HERO Trailer Comes To NCHS On Registration Day

Trailer Has Mock Up Of Teen Bedroom, Organization Seeks To Show Parents Warning Signs Of Drug Abuse

The “Hidden In Plain Sight” trailer, ABOVE, from HERO (Heroin Epidemic Relief Organization) was parked at NCHS during registration day, August 8, 2017.

By Alex Haglund

There are bags on the desk – one is (made to look like) marijuana.

Another one has pink rocks that look like snow melter, and a third has tiny colored pieces in it that look like crushed up candy.

“That’s ‘wakka’,” says Jan Dombrowski of HERO, the Heroin Epidemic Relief Organization, who is conducting a tour of the large blue “Hidden In Plain Sight” trailer, which was parked in front of Nashville Community High School on Tuesday, August 8, registration day for the upcoming school year.

Dombrowski said that last week, a man in Chicago got high on ‘wakka’, cut himself in a very sensitive area, then was wandering the streets, bleeding, when the police caught up with him. “They TASEd him three times. He pulled the barbs out,” Dombrowski said.

A mocked-up teenager’s bedroom was on display inside the trailer, complete with signs, both overt and covert, of drug abuse, like drugs on the desk.

“Sometimes, teens pack it into ‘Jolly Rancher’ wrappers,” she says, gesturing to a bag of the candy on the other side of the desk from the drugs.

The trailer Dombrowski is giving the tour of is set up as a mock up of a teen’s bedroom. It’s made to show parents possible warning signs of drug abuse or of mental illness or distress, as well as the hiding places a drug abusing teen might use.

Some of the signs, the bags of drugs on the table for instance, or a burnt spoon with heroin in it, are pretty obvious.

Other hiding spaces are not. Dombrowski says that as users fall further and further into addiction, they will get more paranoid and will in turn, keep their drugs more close to them – on their clothing. Collar stays on a button up shirt might get swapped out for a card folded around a satchet of heroin or cocaine. The tongue of a shoe might have a tiny hole made under its label where other drugs or pills could be stashed.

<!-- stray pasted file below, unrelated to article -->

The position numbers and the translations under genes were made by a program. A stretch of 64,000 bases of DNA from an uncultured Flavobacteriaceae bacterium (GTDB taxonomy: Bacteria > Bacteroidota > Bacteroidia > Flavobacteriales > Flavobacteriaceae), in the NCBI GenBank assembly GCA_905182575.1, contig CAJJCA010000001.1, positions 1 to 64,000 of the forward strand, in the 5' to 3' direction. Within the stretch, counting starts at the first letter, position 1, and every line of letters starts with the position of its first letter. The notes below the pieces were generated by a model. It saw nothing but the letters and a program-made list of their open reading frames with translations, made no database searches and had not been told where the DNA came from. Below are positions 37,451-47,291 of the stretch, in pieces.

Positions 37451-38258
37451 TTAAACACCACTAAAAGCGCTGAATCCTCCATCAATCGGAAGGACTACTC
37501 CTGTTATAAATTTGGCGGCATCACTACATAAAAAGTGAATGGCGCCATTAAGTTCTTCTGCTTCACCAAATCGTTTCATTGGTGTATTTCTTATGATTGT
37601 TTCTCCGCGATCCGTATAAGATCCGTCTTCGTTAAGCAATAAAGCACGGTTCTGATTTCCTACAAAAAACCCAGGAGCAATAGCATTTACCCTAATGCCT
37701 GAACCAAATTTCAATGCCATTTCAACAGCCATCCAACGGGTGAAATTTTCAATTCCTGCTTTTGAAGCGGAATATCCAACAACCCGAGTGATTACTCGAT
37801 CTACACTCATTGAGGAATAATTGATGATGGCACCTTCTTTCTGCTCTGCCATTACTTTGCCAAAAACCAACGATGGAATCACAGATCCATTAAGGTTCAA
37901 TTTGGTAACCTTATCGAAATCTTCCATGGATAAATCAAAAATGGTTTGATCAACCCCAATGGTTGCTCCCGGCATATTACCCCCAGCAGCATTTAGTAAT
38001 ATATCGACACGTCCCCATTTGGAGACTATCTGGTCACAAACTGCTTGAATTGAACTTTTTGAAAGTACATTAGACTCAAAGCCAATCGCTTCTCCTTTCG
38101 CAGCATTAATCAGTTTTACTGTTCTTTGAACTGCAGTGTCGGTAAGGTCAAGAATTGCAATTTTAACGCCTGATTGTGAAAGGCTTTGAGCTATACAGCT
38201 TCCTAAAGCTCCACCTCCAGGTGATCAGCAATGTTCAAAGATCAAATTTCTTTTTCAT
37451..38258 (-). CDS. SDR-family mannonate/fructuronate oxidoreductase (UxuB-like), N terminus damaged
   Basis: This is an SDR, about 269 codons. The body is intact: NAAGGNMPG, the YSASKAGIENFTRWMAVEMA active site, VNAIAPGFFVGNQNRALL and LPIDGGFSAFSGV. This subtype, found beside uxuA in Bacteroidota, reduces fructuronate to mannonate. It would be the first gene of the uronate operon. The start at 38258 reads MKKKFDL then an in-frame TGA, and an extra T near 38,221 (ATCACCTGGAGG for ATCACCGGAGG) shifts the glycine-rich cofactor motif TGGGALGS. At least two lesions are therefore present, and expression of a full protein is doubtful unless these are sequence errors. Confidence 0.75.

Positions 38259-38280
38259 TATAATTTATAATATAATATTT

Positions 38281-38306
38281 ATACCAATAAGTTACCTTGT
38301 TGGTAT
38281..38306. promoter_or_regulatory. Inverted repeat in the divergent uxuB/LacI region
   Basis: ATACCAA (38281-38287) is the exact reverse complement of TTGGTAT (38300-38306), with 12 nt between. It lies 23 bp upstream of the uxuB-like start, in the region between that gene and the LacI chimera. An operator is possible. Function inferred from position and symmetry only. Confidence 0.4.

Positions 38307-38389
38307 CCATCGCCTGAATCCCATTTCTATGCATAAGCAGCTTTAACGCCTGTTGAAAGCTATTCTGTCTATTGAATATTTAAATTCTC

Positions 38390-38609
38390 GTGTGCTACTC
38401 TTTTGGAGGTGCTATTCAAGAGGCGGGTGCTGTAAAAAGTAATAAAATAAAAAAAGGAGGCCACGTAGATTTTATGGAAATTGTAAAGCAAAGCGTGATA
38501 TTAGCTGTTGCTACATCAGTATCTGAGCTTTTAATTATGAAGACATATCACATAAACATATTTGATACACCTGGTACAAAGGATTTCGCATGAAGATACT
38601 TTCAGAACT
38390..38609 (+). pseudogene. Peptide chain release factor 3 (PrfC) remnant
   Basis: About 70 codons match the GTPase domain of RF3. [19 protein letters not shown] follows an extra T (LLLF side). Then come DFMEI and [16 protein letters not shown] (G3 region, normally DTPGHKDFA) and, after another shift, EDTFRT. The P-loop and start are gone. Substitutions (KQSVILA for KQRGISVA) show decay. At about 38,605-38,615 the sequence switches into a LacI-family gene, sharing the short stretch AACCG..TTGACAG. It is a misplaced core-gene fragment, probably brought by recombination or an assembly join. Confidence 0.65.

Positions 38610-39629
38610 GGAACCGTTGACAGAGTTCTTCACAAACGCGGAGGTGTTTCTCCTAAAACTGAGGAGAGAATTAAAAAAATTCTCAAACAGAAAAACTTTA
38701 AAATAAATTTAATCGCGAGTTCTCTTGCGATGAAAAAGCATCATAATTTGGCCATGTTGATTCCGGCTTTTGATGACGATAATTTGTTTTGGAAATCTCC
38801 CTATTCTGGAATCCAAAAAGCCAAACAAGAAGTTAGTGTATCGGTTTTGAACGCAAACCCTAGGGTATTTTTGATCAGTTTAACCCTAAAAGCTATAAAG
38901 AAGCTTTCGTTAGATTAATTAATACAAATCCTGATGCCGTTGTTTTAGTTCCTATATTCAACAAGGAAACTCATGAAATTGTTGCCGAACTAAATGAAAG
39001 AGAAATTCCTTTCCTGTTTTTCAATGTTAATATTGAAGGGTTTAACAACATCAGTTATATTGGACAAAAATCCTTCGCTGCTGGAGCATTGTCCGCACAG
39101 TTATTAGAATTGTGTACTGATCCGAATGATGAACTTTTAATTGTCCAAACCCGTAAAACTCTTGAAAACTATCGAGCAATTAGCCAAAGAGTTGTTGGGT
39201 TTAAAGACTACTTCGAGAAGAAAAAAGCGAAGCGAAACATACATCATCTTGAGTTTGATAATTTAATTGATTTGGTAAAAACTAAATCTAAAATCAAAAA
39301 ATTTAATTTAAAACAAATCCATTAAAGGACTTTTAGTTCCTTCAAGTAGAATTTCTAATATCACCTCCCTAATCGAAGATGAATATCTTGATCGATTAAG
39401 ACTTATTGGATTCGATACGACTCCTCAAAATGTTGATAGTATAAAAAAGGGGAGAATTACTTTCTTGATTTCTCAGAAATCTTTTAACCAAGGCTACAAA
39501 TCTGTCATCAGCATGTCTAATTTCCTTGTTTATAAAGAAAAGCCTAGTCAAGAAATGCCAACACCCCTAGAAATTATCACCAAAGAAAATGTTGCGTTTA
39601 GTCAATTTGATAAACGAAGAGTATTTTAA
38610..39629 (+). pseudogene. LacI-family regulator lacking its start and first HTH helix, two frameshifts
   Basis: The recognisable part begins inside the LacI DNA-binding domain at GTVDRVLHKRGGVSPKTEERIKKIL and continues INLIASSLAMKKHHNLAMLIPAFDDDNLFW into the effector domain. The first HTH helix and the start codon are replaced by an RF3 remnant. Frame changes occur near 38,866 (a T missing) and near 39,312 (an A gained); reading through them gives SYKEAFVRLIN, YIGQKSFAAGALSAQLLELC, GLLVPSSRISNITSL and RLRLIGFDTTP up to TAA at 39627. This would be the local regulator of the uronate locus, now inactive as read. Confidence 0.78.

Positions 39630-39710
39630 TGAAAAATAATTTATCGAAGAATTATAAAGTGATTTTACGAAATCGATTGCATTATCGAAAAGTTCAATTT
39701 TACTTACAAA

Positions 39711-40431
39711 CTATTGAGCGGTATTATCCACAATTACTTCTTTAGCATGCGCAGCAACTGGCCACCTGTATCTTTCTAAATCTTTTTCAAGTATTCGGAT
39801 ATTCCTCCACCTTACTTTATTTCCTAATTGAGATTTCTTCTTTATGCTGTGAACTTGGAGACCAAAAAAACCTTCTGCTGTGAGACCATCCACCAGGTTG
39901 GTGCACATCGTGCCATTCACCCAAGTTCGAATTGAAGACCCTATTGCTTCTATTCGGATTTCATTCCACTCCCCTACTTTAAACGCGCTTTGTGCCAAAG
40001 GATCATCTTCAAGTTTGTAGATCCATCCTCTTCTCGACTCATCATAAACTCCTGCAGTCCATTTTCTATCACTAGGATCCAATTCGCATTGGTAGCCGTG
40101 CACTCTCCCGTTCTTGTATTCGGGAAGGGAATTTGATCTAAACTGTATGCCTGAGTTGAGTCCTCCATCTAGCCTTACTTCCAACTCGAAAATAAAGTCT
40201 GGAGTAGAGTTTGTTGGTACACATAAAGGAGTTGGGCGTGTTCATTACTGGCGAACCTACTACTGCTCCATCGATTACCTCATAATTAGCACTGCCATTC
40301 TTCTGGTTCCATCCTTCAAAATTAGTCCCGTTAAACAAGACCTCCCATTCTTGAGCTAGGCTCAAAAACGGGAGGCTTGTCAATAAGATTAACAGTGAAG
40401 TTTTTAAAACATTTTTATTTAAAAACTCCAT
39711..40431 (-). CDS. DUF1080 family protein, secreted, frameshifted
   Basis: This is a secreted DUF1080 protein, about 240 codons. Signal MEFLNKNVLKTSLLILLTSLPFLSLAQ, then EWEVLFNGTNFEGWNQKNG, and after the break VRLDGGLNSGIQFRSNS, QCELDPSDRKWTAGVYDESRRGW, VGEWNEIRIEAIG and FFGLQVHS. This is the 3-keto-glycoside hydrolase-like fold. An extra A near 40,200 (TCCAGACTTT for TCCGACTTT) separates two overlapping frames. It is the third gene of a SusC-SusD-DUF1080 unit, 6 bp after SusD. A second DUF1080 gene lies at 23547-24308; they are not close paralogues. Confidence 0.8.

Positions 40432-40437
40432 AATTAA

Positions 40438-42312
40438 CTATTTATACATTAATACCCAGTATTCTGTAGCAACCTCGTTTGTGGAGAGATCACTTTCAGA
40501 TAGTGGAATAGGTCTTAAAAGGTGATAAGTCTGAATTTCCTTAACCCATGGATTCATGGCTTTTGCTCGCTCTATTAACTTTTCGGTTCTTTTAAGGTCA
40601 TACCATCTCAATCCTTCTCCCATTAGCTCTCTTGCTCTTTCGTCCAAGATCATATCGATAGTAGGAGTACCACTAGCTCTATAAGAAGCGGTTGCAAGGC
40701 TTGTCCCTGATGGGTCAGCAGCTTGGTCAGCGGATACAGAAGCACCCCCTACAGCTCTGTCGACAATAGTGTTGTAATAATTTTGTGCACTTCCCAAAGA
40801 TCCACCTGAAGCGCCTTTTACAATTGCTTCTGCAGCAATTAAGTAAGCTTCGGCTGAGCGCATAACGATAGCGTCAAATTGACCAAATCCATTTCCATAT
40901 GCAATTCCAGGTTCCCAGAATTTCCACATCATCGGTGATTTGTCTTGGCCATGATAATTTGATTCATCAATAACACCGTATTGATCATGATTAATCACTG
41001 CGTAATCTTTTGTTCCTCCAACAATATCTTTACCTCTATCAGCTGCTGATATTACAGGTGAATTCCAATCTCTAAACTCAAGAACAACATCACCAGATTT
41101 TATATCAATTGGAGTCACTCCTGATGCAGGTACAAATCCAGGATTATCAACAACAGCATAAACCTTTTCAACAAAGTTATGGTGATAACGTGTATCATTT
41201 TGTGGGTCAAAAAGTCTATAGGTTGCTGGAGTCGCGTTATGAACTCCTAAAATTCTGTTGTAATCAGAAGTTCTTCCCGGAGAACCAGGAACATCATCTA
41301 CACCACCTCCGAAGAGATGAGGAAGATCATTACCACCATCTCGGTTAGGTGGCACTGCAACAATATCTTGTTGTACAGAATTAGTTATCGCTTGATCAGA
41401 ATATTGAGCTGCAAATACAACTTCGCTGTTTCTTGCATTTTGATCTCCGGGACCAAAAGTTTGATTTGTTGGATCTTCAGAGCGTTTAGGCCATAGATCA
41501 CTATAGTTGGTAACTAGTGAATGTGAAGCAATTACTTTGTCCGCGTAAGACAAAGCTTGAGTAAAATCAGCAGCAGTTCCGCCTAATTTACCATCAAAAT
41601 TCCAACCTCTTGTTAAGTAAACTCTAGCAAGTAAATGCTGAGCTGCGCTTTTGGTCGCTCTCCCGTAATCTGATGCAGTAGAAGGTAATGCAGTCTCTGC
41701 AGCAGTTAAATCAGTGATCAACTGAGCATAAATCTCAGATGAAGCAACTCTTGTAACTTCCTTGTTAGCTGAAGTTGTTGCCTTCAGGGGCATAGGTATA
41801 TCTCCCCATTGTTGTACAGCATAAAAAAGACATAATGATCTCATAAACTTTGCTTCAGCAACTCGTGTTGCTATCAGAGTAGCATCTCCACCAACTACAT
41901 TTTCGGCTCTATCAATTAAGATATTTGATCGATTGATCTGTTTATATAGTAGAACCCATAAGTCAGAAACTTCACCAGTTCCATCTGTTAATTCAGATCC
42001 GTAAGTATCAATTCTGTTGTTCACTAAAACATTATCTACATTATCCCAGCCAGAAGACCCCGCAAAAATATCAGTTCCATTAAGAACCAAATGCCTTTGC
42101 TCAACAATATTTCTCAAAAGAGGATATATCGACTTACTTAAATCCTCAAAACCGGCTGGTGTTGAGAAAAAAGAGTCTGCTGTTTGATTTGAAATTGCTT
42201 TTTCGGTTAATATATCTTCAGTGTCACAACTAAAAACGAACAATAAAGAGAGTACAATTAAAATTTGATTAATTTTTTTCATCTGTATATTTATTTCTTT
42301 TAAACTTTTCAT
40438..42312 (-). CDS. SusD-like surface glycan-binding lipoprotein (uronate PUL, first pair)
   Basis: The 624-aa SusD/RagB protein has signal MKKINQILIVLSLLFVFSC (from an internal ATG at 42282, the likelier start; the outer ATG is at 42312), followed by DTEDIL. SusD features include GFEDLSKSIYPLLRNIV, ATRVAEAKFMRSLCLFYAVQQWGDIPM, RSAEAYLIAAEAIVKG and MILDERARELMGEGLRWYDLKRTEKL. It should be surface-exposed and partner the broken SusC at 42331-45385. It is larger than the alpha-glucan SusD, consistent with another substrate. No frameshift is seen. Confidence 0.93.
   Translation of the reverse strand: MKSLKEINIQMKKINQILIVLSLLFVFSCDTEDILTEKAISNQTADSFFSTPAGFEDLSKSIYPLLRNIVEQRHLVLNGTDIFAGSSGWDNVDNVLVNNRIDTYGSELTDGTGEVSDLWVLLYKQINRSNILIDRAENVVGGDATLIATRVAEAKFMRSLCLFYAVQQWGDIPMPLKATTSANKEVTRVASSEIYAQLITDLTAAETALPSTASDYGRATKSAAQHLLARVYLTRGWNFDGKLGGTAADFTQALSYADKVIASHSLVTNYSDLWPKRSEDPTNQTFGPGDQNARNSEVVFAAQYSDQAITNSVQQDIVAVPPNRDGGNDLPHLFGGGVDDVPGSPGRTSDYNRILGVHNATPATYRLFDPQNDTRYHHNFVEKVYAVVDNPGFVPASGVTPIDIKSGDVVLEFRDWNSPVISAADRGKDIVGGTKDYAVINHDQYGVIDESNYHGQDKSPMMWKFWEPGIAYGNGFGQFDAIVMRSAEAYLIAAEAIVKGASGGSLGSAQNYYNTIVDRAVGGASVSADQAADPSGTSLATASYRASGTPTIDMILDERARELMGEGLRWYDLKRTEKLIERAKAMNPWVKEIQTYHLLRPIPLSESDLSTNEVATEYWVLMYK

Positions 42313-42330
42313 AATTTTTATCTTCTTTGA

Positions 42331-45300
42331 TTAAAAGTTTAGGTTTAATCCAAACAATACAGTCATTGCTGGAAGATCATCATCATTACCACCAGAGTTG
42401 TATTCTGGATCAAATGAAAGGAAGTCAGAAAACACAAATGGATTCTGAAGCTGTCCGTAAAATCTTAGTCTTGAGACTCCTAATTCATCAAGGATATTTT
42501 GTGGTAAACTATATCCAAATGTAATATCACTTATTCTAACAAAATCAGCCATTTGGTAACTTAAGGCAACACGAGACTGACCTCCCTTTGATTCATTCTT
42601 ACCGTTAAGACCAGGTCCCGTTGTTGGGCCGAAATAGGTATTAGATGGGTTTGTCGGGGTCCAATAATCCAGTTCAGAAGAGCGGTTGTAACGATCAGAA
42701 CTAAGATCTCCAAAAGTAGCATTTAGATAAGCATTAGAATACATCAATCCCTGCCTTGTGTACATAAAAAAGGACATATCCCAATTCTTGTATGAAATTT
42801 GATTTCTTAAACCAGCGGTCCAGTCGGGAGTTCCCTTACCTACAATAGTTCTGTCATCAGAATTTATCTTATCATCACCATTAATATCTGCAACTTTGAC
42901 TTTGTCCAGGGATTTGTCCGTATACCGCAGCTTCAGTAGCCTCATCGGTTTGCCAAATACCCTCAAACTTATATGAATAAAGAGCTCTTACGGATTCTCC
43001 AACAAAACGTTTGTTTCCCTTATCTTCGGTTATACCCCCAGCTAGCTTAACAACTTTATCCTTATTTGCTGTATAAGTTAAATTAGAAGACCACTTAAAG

The list goes on and on: magnetic hide-a-keys, hollowed out books, stash spots behind picture frames, or hanging off of a light switch plate on a string into the wall.

The warning signs could be journal entries showing a person is distressed or depressed, memorials to the loss of a friend or loved one, even poetry and art showing themes of loss, depression, distress or drug or alcohol related imagery.

Signs on the wall give parents tips and point them to hiding places.

The trailer, overall, is a bit overwhelming. It’s not to say that one teens room would exhibit all of the signs – instead, the trailer endeavors to show all of the different hiding places and signs that could be in a teen’s room.

The trailer would be parked in front of NCHS all day and parents (no one under 18 is allowed on – probably to avoid giving them strategies or ideas for hiding items from their parents) can take tours of it when they come in for registration.

Additionally, Dombrowski and others with HERO would be present for a Question-and-Answer/Panel Discussion to be held in the NCHS Cafeteria at 8 p.m. on the evening of

Registration Day (regrettably, after the production deadline for this issue of The Nashville News).

HERO is based out of Will County, in northern Illinois (near Joliet). Dombrowski and the other volunteers made the drive down to bring the trailer to NCHS. HERO works with the Will County State’s Attorney’s Office, the New Lenox Police Department and the Lincolnway Christian Church to make the trailer available.

HERO offers other services as well, including Family Support and Grief Support. For more information on HERO, these programs, and on the trailer, please contact them by phone at (708) 557-8394, or head to their website at theherofoundation.org, or their Facebook site at facebook.com/beaherotoo

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